Integrated Care Systems (ICS) in England are partnerships between different health and social care organisations, to co-ordinate care and therefore provide more effective health and social care provision. The objective of this article is to explore the role of the ‘Voluntary, Community and Social Enterprise’ (VCSE) sector in integrated care systems. In particular, the paper aims to examine recent experiences of the voluntary sector in responding to the Covid-19 pandemic, and the lessons that can be learnt for integrated care provision.
The article focuses on the case of Oxfordshire (UK), using a mixed methods approach that included a series of semi-structured interviews with key informants in health and the VCSE as well as online surveys of GPs and organisations in the VCSE. These were complemented by two contrasting geographical case studies of community responses to Covid-19 (one urban, one rural). Data were collected between April and June 2021. Interviewees were recruited through professional and community networks and snowball sampling, with a total of 30 semi-structured interviews being completed. Survey participants were recruited through sector-specific networks and the research arm of doctors.net.uk, with a total of 57 survey respondents in all.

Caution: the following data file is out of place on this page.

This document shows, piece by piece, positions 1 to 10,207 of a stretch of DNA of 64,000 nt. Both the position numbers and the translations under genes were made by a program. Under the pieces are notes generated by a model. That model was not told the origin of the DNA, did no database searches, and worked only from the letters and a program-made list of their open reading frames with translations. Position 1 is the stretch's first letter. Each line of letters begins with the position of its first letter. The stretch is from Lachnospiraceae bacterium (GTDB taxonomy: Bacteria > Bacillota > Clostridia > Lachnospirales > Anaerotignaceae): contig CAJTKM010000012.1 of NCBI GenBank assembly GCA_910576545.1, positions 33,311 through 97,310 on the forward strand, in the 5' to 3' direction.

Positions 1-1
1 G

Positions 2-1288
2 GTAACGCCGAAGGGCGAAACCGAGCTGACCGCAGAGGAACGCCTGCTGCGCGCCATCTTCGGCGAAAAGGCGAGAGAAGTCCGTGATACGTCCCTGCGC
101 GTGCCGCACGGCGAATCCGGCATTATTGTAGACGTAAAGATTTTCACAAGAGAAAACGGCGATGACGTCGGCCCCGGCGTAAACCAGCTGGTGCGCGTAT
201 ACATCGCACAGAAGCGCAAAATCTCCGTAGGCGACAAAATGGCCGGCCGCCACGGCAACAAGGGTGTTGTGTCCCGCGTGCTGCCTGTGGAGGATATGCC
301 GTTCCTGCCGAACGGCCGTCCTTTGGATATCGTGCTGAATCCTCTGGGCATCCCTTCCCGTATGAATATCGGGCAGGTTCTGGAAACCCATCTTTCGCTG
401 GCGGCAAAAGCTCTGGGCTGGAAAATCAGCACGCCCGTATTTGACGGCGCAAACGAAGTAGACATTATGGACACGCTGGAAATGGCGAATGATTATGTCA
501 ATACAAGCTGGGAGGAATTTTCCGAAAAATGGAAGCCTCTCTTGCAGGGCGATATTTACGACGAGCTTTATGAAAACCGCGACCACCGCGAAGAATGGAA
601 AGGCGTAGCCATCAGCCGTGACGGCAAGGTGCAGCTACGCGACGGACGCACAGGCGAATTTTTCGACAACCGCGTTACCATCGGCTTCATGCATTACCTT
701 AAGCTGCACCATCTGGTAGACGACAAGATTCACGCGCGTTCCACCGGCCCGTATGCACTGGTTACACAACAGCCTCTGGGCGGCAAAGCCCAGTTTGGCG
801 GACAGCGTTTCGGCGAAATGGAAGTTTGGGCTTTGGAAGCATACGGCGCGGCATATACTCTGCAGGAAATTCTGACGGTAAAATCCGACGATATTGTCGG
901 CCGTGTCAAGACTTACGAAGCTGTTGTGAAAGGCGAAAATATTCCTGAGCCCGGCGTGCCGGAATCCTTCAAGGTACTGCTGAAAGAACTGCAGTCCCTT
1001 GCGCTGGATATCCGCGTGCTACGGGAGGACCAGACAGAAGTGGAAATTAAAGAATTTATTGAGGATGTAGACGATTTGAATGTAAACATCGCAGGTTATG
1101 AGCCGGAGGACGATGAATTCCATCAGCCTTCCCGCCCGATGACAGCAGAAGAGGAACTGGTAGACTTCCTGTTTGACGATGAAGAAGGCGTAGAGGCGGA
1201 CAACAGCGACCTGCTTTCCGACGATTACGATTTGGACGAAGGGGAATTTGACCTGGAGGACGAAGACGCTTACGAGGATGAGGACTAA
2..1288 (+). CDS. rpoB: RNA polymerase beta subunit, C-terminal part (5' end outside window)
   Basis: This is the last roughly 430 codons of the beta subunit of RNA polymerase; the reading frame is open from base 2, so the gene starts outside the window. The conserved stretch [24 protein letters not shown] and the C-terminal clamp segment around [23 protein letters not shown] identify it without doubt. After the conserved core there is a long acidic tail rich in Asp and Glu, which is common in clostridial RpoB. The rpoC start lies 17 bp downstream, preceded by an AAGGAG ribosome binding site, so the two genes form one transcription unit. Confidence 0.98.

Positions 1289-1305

The research demonstrated the critical role of social prescribing link workers and community development workers in forging connections between the health sector and the VCSE at the hyper-local level, particularly in the urban case study. In the rural case study, the potential role of the Parish Council in bringing the two sectors together was highlighted, to support community health and wellbeing through stronger integrated working between the two sectors. The article concludes that enhanced connections between health and the VCSE will strengthen the outcomes of Integrated Care Systems.
Moreira De Souza, Tatiana
School of the Built EnvironmentDepartment of Nursing
Year of publication: 2022Date of RADAR deposit: 2022-09-20